The Madonna Road additions will include a bike path along the Laguna Lake side, connecting to the Madonna Inn and Bob Jones City-to-Sea Trail, and a turn lane.
New homeowners at San Luis Ranch will face fees for $90 per month to $240 per month, depending on the size of the home, to help pay for infrastructure and services in the city, as part of a Community Facilities District.
About half of the project will remain open for agricultural use (all farming must be organic), while the back portion will be where homes go in.
Initial construction will include removal of dirt on the Highway 101 side of the 131-acre site, moving it to the back portion of the property, Heiberg said, to elevate land that’s now in the flood plain for the new housing.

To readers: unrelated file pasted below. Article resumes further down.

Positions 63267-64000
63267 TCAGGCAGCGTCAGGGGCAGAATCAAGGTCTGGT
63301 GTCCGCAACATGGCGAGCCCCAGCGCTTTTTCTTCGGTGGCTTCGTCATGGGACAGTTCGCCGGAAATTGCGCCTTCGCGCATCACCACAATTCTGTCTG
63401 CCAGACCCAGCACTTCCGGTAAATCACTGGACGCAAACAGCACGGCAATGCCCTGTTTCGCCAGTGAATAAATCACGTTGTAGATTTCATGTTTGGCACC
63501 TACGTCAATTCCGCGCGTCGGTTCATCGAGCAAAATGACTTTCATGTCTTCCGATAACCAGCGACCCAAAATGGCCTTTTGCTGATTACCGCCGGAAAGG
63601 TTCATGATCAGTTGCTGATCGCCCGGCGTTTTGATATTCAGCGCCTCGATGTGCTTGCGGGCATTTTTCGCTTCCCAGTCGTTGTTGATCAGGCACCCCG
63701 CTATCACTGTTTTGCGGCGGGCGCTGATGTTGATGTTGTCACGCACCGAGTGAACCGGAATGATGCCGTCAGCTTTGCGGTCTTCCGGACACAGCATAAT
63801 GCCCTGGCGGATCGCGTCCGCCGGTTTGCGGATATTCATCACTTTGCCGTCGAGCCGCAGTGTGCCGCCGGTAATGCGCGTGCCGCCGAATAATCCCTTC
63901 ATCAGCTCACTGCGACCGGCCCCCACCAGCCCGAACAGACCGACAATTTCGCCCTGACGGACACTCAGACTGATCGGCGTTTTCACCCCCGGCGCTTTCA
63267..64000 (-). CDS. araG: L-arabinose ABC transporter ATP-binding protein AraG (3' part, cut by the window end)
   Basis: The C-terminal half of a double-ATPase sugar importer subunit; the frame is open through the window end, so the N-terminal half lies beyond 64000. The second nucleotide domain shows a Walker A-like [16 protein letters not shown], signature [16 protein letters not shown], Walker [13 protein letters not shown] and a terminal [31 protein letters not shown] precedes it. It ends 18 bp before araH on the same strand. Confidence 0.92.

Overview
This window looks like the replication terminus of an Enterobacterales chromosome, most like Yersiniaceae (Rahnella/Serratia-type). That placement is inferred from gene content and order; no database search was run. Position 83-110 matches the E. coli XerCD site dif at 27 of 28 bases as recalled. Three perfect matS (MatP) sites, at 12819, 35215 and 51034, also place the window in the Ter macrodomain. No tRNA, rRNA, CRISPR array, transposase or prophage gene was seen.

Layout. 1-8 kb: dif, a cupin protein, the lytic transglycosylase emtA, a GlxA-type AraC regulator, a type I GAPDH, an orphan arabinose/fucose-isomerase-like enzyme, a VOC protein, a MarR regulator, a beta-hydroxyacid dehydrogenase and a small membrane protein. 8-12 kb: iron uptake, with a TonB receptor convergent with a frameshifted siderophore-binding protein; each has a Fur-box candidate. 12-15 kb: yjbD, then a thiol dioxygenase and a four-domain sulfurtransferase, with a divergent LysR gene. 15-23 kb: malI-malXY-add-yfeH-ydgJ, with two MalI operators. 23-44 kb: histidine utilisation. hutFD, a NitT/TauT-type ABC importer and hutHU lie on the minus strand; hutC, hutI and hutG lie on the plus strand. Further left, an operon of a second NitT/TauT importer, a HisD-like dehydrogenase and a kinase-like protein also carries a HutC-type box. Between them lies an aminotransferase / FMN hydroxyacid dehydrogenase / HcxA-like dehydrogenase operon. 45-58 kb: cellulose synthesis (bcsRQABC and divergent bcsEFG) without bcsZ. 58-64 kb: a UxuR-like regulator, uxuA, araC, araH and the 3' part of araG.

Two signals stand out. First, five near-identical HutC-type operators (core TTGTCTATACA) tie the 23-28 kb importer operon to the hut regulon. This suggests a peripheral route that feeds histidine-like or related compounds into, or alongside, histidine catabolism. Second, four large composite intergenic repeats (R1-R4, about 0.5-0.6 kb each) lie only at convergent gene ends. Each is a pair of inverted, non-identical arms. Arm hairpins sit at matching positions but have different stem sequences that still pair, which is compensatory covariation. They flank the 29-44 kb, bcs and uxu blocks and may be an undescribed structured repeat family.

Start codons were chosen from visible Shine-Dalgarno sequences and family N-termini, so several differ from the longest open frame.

“We want to make it clear that even though we’re removing dirt from an area where intercultural growing will happen, we’re not building on that part of the land” closest to Highway 101, Heiberg said. “We’ll replace the top soil later for organic farming.”
While San Luis Ranch is developing the property’s infrastructure and overall property needs, homebuilding entities such as CoVelop and Williams Homes are among the groups constructing the homes and pricing them for sale. Coastal Community Builders is a partner in the land development of the project as well as a main builder, Norton said.
The project also includes 48 deed-restricted homes, and San Luis Ranch is working with People Self-Help Housing to determine where to build those on the site, Heiberg said. That number doesn’t include 34 additional homes that would either be built in the mixed-use area of the property or funded for homes elsewhere in San Luis Obispo through in-lieu fees.
Prado Road overpass, site improvements